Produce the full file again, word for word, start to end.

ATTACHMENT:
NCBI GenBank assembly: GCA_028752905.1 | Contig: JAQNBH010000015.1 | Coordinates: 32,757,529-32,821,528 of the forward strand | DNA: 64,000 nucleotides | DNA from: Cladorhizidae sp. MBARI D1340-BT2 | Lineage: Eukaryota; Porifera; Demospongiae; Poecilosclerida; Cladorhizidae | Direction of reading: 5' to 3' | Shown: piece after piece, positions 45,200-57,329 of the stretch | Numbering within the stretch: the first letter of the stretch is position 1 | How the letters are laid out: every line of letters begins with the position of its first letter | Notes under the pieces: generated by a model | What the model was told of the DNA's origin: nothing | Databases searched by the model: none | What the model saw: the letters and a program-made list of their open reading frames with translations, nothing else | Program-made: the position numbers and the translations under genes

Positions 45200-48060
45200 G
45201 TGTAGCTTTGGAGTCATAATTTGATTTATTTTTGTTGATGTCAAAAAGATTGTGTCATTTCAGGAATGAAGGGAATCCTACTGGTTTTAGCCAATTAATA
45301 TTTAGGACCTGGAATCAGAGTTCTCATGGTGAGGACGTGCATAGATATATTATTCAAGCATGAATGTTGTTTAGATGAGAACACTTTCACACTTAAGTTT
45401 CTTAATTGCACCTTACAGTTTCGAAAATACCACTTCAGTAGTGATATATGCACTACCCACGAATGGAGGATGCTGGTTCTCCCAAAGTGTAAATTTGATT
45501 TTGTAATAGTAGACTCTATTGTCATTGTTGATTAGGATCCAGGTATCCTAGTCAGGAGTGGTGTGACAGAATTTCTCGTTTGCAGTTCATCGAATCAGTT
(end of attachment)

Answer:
NCBI GenBank assembly: GCA_028752905.1 | Contig: JAQNBH010000015.1 | Coordinates: 32,757,529-32,821,528 of the forward strand | DNA: 64,000 nucleotides | DNA from: Cladorhizidae sp. MBARI D1340-BT2 | Lineage: Eukaryota; Porifera; Demospongiae; Poecilosclerida; Cladorhizidae | Direction of reading: 5' to 3' | Shown: piece after piece, positions 45,200-57,329 of the stretch | Numbering within the stretch: the first letter of the stretch is position 1 | How the letters are laid out: every line of letters begins with the position of its first letter | Notes under the pieces: generated by a model | What the model was told of the DNA's origin: nothing | Databases searched by the model: none | What the model saw: the letters and a program-made list of their open reading frames with translations, nothing else | Program-made: the position numbers and the translations under genes

Positions 45200-48060
45200 G
45201 TGTAGCTTTGGAGTCATAATTTGATTTATTTTTGTTGATGTCAAAAAGATTGTGTCATTTCAGGAATGAAGGGAATCCTACTGGTTTTAGCCAATTAATA
45301 TTTAGGACCTGGAATCAGAGTTCTCATGGTGAGGACGTGCATAGATATATTATTCAAGCATGAATGTTGTTTAGATGAGAACACTTTCACACTTAAGTTT
45401 CTTAATTGCACCTTACAGTTTCGAAAATACCACTTCAGTAGTGATATATGCACTACCCACGAATGGAGGATGCTGGTTCTCCCAAAGTGTAAATTTGATT
45501 TTGTAATAGTAGACTCTATTGTCATTGTTGATTAGGATCCAGGTATCCTAGTCAGGAGTGGTGTGACAGAATTTCTCGTTTGCAGTTCATCGAATCAGTT